When we read about digital mental health (DMH) solutions, they are most often in their own manifestations as websites, apps, algorithms, wearables, etc., which require us to adopt new experiences into our present digital lifestyle. While this is acceptable for the pioneers, early adopters and even early majority users of DMH solutions, I suspect that a next wave of adoption will be better achieved as the content and interventions that presently call us to new experiences are embedded in those we are already habituated to.

This article calls for the United Kingdom’s National Health Service (NHS) to embed itself in FortNite, the popular MOOG, and Facebook, to provide mental health information and interventions. This makes so much sense as it lowers the friction of “channel switch” and “co-locates the help with the harm”. In addition to this instance, the work I say at the recent Yale University Mental Health Hack-a-thon by Team Flip and Lucas Chae are additional examples of this productive embedment in browsers. This seems a new space in DMH which we the article calls “in-app

support/intervention”, a form of “ecological momentary intervention”, and which I would call “ambient”. You can see how this can be extended to Slack, Google Search, WhatApp, eMail, even banking apps. It occurs to me that one example of this I am already using is X2AI, the CBT chatbot Tess which I can contact via FaceBook Messenger, or my phone’s SMS.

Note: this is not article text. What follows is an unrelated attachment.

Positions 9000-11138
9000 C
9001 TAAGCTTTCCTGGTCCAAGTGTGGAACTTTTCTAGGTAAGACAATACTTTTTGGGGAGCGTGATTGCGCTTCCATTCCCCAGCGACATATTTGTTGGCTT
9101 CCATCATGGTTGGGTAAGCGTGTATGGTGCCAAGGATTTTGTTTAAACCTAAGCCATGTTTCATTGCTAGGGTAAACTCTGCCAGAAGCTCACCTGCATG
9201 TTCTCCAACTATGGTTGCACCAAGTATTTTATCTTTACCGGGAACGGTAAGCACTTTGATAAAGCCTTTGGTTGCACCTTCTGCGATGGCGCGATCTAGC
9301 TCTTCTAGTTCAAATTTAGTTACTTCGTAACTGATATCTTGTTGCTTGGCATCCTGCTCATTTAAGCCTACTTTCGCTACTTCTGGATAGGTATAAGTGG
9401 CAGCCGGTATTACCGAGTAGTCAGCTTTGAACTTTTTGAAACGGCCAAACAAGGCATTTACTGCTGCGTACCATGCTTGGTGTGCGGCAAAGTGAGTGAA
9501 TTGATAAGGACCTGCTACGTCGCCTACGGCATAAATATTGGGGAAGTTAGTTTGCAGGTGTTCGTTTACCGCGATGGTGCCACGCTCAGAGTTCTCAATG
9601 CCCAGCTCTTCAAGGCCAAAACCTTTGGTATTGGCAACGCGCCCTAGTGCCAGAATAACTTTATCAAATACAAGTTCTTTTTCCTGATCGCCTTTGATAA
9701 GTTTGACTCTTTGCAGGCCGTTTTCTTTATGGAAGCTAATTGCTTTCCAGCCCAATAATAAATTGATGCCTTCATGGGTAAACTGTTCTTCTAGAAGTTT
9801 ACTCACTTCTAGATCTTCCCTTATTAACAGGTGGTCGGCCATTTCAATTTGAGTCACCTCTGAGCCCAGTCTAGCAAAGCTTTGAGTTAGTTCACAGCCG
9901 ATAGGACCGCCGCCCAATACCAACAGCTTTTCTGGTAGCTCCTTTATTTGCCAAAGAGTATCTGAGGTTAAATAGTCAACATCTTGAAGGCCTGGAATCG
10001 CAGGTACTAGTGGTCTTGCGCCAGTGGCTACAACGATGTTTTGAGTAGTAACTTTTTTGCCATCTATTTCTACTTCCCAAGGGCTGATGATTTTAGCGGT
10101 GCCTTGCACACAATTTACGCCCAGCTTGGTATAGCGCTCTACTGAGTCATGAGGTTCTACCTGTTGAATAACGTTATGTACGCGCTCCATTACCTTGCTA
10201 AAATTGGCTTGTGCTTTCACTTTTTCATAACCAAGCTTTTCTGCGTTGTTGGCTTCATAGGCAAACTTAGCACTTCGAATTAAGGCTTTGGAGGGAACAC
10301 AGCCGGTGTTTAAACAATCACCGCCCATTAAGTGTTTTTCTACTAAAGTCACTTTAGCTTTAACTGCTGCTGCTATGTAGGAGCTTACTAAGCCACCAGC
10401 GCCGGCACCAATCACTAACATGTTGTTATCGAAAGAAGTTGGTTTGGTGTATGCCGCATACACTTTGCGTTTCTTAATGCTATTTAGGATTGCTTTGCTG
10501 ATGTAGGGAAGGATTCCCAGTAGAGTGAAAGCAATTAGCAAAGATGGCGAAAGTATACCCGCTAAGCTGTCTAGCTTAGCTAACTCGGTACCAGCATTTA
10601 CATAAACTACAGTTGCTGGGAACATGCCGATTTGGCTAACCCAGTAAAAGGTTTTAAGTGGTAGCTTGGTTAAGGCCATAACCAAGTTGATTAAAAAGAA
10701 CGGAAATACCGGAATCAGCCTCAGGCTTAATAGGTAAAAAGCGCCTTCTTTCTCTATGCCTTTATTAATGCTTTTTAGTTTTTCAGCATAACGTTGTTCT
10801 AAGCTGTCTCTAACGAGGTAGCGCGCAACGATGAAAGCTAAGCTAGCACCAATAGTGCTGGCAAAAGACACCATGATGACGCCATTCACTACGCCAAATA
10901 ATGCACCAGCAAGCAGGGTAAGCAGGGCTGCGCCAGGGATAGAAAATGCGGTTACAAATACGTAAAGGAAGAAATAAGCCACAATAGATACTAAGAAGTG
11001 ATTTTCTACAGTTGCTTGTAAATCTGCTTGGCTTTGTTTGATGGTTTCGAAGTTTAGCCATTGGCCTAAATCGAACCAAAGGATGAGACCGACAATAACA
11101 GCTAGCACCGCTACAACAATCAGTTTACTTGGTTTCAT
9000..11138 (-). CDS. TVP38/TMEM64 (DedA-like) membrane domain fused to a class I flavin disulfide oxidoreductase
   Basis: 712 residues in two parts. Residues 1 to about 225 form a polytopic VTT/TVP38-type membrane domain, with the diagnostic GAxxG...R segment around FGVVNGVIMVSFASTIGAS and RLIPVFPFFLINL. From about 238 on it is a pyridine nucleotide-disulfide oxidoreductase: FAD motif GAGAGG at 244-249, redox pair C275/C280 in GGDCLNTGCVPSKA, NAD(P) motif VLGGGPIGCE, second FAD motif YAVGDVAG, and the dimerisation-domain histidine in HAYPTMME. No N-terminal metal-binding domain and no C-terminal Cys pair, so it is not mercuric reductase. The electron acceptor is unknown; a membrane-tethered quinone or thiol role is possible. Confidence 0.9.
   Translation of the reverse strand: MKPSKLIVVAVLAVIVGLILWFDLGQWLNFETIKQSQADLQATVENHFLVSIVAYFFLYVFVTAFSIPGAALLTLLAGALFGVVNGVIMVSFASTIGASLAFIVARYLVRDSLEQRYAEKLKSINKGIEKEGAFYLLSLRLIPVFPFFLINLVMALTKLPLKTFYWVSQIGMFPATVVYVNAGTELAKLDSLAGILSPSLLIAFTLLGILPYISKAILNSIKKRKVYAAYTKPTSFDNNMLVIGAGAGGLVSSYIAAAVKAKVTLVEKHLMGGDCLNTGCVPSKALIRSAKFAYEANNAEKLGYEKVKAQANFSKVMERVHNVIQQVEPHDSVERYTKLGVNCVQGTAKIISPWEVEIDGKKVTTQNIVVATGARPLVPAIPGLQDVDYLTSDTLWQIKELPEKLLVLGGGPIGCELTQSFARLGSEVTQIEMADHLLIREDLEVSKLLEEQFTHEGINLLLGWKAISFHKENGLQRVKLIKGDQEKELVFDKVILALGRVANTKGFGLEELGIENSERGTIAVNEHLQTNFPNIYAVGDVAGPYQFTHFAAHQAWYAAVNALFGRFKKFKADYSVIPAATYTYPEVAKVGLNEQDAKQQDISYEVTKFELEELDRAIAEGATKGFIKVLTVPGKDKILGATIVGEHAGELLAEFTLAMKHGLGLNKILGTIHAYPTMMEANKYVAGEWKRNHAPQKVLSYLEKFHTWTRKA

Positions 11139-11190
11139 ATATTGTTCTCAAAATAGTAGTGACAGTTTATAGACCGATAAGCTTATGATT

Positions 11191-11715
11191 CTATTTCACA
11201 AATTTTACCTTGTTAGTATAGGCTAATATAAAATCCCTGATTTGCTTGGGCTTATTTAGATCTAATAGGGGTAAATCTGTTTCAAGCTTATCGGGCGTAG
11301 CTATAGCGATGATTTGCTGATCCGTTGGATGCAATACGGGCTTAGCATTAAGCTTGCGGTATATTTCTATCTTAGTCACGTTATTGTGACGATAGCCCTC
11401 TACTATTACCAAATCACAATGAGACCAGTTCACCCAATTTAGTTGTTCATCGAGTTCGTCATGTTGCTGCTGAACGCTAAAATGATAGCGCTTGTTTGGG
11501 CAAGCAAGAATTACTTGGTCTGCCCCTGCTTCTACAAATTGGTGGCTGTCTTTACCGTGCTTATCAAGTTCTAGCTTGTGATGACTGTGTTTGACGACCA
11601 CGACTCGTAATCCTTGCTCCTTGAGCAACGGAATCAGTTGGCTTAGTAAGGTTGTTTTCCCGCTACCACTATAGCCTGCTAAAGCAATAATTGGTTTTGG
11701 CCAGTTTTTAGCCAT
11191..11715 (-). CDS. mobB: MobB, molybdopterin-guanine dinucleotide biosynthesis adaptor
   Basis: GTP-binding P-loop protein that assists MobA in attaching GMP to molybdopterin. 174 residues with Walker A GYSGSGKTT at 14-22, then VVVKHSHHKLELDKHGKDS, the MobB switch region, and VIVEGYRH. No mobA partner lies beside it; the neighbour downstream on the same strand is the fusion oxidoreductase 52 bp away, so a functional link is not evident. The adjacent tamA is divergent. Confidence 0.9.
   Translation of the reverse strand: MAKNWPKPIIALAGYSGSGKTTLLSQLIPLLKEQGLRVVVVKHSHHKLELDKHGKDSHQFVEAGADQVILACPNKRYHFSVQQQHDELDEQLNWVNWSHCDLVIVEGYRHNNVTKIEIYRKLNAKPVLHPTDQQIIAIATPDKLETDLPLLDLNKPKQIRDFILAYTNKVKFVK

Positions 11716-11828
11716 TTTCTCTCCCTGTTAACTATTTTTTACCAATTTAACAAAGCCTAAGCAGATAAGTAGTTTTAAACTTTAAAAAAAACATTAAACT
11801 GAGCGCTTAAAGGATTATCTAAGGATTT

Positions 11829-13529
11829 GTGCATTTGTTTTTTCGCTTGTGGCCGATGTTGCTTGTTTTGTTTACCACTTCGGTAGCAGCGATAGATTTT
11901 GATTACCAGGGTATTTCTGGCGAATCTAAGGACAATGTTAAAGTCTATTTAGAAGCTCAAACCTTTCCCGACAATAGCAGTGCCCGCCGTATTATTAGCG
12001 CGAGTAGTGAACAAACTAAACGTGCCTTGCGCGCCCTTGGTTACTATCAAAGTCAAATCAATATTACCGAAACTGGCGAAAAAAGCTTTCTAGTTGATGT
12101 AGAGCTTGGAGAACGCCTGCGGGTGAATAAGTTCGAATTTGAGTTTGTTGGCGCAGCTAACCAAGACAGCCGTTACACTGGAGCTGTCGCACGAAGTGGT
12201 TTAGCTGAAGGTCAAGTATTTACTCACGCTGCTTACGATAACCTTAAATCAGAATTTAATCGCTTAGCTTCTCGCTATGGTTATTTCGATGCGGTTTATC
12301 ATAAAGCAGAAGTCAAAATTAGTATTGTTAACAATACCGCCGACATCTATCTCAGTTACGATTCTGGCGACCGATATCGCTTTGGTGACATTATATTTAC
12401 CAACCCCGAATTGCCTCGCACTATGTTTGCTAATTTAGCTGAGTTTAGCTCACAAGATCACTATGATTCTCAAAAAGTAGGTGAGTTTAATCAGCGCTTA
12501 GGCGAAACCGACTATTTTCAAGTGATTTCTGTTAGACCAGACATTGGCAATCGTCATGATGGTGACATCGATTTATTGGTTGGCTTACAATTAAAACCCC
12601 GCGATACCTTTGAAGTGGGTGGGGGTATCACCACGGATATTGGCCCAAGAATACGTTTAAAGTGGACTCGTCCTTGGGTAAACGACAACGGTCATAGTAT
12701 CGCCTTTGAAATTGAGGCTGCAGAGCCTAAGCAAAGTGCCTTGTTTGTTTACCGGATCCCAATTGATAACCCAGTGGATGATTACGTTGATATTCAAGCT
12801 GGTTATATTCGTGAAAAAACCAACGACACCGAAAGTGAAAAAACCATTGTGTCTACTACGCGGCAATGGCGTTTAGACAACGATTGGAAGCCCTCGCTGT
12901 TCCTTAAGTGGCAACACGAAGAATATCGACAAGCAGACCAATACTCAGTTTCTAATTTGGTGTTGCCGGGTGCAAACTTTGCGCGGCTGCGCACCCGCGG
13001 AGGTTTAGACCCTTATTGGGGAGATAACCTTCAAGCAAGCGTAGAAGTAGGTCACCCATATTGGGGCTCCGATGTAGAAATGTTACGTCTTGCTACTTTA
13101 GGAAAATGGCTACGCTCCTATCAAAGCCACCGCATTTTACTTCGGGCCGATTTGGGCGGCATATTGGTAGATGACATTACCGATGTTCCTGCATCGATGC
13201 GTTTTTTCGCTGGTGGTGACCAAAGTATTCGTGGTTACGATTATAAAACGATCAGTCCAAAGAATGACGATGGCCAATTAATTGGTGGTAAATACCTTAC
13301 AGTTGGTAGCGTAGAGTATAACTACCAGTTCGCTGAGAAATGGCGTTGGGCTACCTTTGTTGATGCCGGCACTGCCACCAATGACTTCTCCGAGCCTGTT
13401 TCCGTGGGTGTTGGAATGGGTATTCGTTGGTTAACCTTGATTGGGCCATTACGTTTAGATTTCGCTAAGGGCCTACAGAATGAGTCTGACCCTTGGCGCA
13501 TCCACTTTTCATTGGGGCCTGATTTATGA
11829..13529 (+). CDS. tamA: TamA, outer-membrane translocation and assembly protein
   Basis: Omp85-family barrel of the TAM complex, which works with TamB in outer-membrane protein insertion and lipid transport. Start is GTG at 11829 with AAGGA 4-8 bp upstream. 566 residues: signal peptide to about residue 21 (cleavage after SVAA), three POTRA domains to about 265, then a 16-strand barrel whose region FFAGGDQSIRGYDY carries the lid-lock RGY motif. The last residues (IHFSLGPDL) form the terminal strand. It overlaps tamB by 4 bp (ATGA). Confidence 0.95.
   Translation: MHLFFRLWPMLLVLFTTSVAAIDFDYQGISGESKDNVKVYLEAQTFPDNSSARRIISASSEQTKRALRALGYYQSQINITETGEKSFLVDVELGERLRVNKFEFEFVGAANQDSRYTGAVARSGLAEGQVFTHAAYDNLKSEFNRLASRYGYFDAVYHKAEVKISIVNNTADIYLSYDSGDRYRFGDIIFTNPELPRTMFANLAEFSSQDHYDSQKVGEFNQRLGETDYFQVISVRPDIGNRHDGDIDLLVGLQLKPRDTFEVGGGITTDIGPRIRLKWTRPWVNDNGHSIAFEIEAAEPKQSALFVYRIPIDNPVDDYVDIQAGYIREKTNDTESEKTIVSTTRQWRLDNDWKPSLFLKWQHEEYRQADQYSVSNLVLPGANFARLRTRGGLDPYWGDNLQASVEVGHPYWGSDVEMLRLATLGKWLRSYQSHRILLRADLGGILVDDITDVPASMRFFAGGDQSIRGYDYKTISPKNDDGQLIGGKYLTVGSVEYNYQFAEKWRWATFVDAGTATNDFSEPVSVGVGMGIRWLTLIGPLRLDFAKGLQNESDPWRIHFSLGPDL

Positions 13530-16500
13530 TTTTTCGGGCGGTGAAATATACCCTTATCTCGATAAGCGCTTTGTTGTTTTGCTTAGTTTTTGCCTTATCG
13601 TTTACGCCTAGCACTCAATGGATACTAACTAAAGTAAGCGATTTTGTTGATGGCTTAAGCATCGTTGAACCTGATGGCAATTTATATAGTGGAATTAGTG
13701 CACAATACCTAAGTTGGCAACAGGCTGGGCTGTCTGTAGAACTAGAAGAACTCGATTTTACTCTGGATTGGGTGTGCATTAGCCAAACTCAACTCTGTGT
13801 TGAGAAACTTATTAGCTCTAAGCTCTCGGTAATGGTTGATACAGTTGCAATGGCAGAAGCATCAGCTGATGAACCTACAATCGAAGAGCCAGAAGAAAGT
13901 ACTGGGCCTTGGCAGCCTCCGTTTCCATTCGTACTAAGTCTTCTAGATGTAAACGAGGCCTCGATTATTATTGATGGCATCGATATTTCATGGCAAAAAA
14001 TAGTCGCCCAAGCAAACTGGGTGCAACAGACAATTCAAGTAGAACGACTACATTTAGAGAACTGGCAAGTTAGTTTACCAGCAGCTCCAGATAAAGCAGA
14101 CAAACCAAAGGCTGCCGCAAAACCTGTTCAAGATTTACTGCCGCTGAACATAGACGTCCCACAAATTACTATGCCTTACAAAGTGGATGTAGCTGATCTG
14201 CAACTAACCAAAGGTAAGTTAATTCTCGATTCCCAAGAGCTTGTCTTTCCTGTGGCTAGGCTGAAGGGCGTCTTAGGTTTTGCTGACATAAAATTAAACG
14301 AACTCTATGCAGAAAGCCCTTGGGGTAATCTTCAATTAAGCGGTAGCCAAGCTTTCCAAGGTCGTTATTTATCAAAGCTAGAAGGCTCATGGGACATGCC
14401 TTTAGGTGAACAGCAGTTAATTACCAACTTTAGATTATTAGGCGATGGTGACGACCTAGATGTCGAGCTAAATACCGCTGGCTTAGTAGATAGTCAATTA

Another I encountered years ago is the availability of mental health support groups on Second Life catering to one’s avatar existence and providing requisite anonymity. I am sure there are other examples I simply have not come across yet, but which I would love to hear your suggestions regarding.

With such executions, data and privacy are ever a concern as we work to balance “good enough transparency” to address individual and public health concerns with appropriate privacy to shield individuals from undue surveillance.

These embedded possibilities point to the potential for a whole class of DMH as embedded content and intervention managing algorithm which bring the mountain to Mohammed so that Mohammed does not…you get my point.

Thanks again for reading and spreading word on The Digital Mental Health Project and take a few minutes to respond to our Digital Stress Management Survey.


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